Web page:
A metal sheet stamping simulation promises improved car part production
The process of stamping metal sheets to create parts used in automotive products such as car doors has received a virtual upgrade in the form of a simulation method devised by Kanazawa University-based researchers. Their simulation can be used to optimize a metal stamping press in its conceptual design stage, thus reducing the costs of physically trialing designs. This method is not only cost-effective, but also more comprehensive than past simulation methods.
To improve fuel consumption, automotive manufacturers have increasingly been looking to fabricate cars using lighter materials than traditional steel. High-strength steel is considered a lightweight alternative, but when sheets of high-strength steel are stamped into shape to fabricate car parts, they are more likely to bend, tear, wrinkle, or become too thin in places compared with parts made of traditional steel.
In a competitive automotive market, it is more important than ever to carry out simulations in advance to optimize tools before building and testing them. Otherwise, the tools may need to be altered over a lengthy and costly period of trial-and-error until they can successfully fabricate high-quality parts. Many components of the tool have an effect on the final product and could therefore be optimized via simulations; however, current simulations are not comprehensive and rarely consider the shape of the stamping stencil (termed the "blank shape") that the metal sheet is punched through to form the desired shape. Additionally, much research in this area focuses on stamping simple bar- or U-shapes.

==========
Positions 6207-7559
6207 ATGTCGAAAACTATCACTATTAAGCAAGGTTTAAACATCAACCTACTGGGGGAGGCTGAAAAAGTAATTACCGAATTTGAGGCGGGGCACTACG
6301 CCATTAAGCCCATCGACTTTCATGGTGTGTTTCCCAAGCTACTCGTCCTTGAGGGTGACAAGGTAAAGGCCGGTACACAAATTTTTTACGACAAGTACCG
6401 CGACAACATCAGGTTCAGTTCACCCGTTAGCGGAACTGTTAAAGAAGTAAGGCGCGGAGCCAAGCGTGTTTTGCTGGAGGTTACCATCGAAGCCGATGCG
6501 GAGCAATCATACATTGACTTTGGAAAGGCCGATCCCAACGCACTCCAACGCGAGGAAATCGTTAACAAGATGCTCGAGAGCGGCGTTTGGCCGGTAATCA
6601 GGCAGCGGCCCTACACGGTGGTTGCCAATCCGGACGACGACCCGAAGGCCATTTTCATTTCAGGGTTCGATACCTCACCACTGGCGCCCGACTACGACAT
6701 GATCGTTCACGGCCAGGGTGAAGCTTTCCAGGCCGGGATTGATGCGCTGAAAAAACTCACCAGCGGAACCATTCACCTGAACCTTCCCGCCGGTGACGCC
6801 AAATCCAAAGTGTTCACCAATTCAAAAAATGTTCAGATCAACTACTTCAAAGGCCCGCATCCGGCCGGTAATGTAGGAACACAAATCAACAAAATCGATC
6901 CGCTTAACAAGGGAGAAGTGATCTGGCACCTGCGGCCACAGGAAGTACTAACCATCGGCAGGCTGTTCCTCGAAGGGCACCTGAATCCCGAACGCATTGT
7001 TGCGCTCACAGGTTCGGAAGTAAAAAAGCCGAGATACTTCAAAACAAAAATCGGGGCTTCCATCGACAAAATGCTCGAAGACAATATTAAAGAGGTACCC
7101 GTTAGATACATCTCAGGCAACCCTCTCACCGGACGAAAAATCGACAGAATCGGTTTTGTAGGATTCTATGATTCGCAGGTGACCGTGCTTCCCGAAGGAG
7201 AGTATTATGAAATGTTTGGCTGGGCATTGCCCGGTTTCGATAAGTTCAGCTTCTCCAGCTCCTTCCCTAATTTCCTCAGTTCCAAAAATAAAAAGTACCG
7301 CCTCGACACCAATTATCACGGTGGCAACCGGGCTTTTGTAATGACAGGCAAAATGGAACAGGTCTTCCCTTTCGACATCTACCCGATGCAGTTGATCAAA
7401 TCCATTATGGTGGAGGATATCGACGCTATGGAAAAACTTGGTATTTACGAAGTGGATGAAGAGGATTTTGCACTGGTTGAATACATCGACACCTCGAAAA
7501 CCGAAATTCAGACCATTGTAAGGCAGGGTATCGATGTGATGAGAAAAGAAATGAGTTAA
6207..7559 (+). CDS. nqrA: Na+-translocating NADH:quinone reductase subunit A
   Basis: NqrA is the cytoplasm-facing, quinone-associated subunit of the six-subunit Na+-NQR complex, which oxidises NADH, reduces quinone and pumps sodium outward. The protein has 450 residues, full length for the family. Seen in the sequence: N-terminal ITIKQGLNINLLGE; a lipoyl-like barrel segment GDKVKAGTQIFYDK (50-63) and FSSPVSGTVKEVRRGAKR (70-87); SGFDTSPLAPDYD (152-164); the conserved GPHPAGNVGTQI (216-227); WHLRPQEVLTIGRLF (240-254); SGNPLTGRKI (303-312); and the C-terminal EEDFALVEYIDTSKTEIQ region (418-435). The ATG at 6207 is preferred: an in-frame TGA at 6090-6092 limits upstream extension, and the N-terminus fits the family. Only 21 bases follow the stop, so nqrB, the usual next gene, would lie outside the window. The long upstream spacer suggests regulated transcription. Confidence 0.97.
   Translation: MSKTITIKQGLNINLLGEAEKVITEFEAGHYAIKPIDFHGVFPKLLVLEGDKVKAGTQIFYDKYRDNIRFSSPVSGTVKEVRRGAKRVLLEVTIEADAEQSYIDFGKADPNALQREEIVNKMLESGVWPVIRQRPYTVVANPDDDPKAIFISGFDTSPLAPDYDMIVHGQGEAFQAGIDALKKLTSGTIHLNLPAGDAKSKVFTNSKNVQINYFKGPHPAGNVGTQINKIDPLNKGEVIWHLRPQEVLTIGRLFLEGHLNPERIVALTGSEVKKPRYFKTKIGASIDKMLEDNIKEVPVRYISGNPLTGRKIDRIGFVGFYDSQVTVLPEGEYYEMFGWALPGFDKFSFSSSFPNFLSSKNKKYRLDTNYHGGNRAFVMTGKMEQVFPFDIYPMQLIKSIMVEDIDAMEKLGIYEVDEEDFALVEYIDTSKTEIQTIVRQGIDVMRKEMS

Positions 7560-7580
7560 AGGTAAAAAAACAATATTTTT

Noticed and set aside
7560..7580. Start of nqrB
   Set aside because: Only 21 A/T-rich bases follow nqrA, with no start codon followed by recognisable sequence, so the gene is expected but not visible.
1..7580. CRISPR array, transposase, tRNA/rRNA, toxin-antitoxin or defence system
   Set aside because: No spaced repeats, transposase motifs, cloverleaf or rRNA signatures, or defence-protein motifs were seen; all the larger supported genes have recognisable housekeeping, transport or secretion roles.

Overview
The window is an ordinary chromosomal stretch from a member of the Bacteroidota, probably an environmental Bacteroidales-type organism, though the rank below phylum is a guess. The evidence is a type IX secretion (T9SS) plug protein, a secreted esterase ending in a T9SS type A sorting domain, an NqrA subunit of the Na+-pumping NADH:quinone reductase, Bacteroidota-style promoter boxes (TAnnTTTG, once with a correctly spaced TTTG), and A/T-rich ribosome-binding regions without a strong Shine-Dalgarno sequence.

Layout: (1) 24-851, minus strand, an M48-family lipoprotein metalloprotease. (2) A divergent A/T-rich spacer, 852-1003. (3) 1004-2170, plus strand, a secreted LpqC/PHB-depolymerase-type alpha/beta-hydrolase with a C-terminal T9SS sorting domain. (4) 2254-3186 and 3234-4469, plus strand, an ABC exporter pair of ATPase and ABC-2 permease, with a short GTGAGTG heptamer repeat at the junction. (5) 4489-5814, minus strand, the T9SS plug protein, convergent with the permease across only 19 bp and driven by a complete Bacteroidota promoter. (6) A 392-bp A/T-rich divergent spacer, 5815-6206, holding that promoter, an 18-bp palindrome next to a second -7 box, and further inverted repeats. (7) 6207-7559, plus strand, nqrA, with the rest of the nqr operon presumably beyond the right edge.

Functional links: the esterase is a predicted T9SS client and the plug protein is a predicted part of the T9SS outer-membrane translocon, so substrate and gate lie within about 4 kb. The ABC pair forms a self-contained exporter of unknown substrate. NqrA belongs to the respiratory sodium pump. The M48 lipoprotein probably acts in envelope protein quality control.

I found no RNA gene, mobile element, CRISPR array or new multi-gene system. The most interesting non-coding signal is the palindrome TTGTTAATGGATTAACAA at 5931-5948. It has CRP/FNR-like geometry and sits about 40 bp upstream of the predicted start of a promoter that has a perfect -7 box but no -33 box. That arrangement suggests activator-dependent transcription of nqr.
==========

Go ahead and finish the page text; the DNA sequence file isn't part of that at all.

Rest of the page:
"We simulated the stamping of S-shapes into sheet metal. Unlike U-shapes, the stamping of S-shapes can cause the metal parts to twist out of shape, allowing us to study ways of reducing twisting springback," study co-author Ryoto Ishizuki says.
The researchers came up with a novel way of reducing the twisting of metal sheets by optimizing the shape of the blank shape while also minimizing tearing and wrinkling of the metal sheet. They also simulated how much force to use to clamp the metal sheet in place in the so-called "blank holder" and how it should be varied during the punching process to achieve the best results.
"Sequential approximate optimization using a radial basis function network allowed us to efficiently optimize the blank shape and variable blank holder force trajectory," first author Satoshi Kitayama says.
Reducing the propensity of high-strength steel parts to twist and bend out of shape after undergoing stamping is a key concern within the car manufacturing industry. The results of this study are therefore anticipated to significantly increase the quality of stamped metal parts.